Restoration of Dune Habitats along the Danish West Coast

In Denmark and in the rest of Europe dunes and coastal dune heathlands are considered to be threatened and vulnerable habitats.

The first monitoring of the Danish coastal priority habitats has shown that the conservation status is not favourable.

11 Sites of Community Interest covering a project site surface of more than 24.000 ha within the Natura2000 network are included in this project.

The sites are mainly selected for the priority habitat types fixed grey dunes (2130*) and decalcified fixed dunes with Empetrum nigrum (2140*).

LIFE

LIFE is a financial instrument aimed at nature conservation within the European Community.

28. February 2007

Just before the end of 2006, the EU Commission approved the final technical report and the final fiancial report for the project. Not all expenses were considered eligible for co-financing, but all in all the accounts look fine. The project has managed more hectares than planned at a lower expense than budgeted for. The project is thus now completely finalised.

The final, technical report (in English) can be found here in a revised version, following the comments form the EU Commission.

Final technical report

A total of 21 annexes are attached to the report. Many of these are already accessible on this homepage. Of the remaining annexes, the following are of particular interest:

Annex A: Maps of project areas, including targets and final results.

Annex B: Photos of restoration of natural hydrology on Lyngbos Hede

Annex C: Maps of other project areas where natural hydrology was restored

Annex K: Photos (before and after) from all project areas (2 documents)

Annex L: After-LIFE Conservation Plan (in English)

19 September 2006

The recommendations given in the intensive and extensive monitoring reports have been compiled in a small leaflet. The Danish version has been distributed to all project participants and other interested parties. It can be used in the daily work by fieldworkers and administrators alike.

21 February 2006
As an integrated part of the project, the Danish Environmental Research Institute and University of Copenhagen conducted monitoring of the development of the dune heath areas and the effects of the management measures undertaken with regard to the conservation status of the nature type. Both institutions have prepared a monitoring report (in English):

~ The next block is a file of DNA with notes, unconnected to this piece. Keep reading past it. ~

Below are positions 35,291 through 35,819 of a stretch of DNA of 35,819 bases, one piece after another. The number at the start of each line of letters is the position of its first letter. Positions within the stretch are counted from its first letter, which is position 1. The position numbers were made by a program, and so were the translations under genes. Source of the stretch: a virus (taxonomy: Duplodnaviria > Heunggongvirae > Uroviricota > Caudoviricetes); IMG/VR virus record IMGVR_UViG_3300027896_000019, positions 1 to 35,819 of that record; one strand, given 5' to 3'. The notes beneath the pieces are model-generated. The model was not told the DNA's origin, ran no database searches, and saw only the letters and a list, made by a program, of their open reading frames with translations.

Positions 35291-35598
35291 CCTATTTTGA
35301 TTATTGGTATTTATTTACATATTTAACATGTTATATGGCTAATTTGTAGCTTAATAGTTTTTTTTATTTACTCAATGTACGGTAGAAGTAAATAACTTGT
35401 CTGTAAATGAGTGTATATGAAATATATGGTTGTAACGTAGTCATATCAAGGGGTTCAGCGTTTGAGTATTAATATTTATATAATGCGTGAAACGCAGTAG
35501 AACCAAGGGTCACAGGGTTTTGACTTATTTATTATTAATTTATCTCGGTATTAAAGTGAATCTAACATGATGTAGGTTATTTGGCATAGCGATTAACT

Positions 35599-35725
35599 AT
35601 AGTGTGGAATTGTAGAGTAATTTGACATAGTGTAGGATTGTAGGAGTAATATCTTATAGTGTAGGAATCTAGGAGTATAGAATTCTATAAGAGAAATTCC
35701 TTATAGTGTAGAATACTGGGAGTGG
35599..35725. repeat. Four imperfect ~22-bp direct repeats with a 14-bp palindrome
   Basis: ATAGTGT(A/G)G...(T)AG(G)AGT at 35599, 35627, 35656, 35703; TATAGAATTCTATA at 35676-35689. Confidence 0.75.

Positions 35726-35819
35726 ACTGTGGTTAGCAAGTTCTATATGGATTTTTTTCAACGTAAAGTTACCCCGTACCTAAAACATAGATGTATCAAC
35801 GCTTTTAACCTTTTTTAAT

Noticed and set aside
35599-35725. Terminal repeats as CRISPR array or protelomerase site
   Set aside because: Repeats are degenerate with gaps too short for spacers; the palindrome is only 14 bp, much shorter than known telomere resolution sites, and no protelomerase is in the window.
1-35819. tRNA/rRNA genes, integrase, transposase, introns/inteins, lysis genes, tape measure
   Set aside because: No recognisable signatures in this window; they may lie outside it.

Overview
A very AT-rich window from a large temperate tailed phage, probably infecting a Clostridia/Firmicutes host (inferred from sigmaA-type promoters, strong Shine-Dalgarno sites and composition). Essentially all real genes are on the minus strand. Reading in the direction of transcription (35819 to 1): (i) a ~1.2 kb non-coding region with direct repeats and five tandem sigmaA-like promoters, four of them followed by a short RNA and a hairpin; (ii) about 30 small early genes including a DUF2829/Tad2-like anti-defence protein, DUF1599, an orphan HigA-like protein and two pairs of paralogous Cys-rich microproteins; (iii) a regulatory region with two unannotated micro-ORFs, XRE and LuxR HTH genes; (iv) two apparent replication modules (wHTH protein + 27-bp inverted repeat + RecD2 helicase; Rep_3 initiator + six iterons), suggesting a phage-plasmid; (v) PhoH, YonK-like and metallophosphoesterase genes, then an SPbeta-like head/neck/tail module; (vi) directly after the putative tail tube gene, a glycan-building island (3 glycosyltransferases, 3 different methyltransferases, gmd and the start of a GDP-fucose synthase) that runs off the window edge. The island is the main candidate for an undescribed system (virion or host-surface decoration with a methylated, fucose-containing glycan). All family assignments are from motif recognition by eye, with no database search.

15 November 2005
During the project, various measures were taken to improve the living conditions for amphibians on the dune heaths. These efforts have now been evaluated, and a strategic plan has been developed for continuing the efforts over the coming 20 years. The most remarkable result is that two of the new ponds have already been successfully colonised by Natterjack toad.

11 November 2005
All LIFE-Nature projects are obliged to produce a layman's report. The report for the dune heath project is now ready, and can be found here: (link). It is written in Danish as well as in English

1 November 2005
Today is the official end date of the project. During the coming months, the final reporting to the EU Commission will be prepared, and various partial reports will be made available on the website

16 september 2003
An international workshop was held 9-11 September 2003, with 40 participants from United Kingdom, Holland, Latvia, Germany and Denmark.

Objectives of the project

Three general threats are identified as follows:

  1. Invasion of non-native species, especially Mountain Pine (Pinus mugo) and Lodgepole Pine (Pinus contórta).

  2. Lack of natural dynamic processes (over-stabilisation of dunes).

  3. Ammonium deposition / eutrophication.

The threat from overgrowth is within the framework of this project categorised in five degrees (from over-stabilized dunes to different percentage of tree cover). Tree growth may change the dune heathland ecosystem completely, due to the shadowing effect of the canopy and forest induced changes of nutrient circulation and microclimate.

Further site specific threats concerning drainage, pressure from tourism, and barriers to habitat management due to land ownership are identified.

The overall objective of the project is to regain a more favourable conservation status of the Danish dune habitats. The 11 sites represent 65 % of total sand dunes FFH resource in Denmark.

The main objectives of the project are:

  • Restoration of 264 ha of dune heath habitats, i.e. conversion (clearing) of non-indigenous conifer forest to priority habitat types fixed coastal dunes with herbaceous vegetation (‘grey dunes’) (2130*) and decalcified fixed dunes with Empetrum nigrum (2140*). Overgrowth degree IV-V.

  • Clearing of 542 ha with dense overgrowth. Overgrowth degree III.

  • Removal of tree encroachment on 3452 ha. Overgrowth degree II.

  • Management activities on more than 2800 ha in order to deal with threats of nutrient enrichment and lack of natural dynamic processes. Overgrowth degree I.

  • Restoration of natural hydrology (hydrology project on Lyngbo Hede and closing of drainage trenches on Fanø (site 78) and dune heath at Stenbjerg, Thy (site 184))

  • Perform land swaps concerning roughly 36 ha in order to remove barriers to habitat management due to land ownership on Rømø

  • To secure viable populations of primarily Bufo calamita and Rana arvalis along the Danish west coast in the project area containing decalcified fixed dunes with mosaic of humid dune slacks

More information – in English

Contact

Project manager Hanne Stadsgaard Jensen
Thy Statsskovdistrikt
Søholtvej 6
DK-7700 Thisted
Denmark

E-mail:

Phone: +45 9797 7088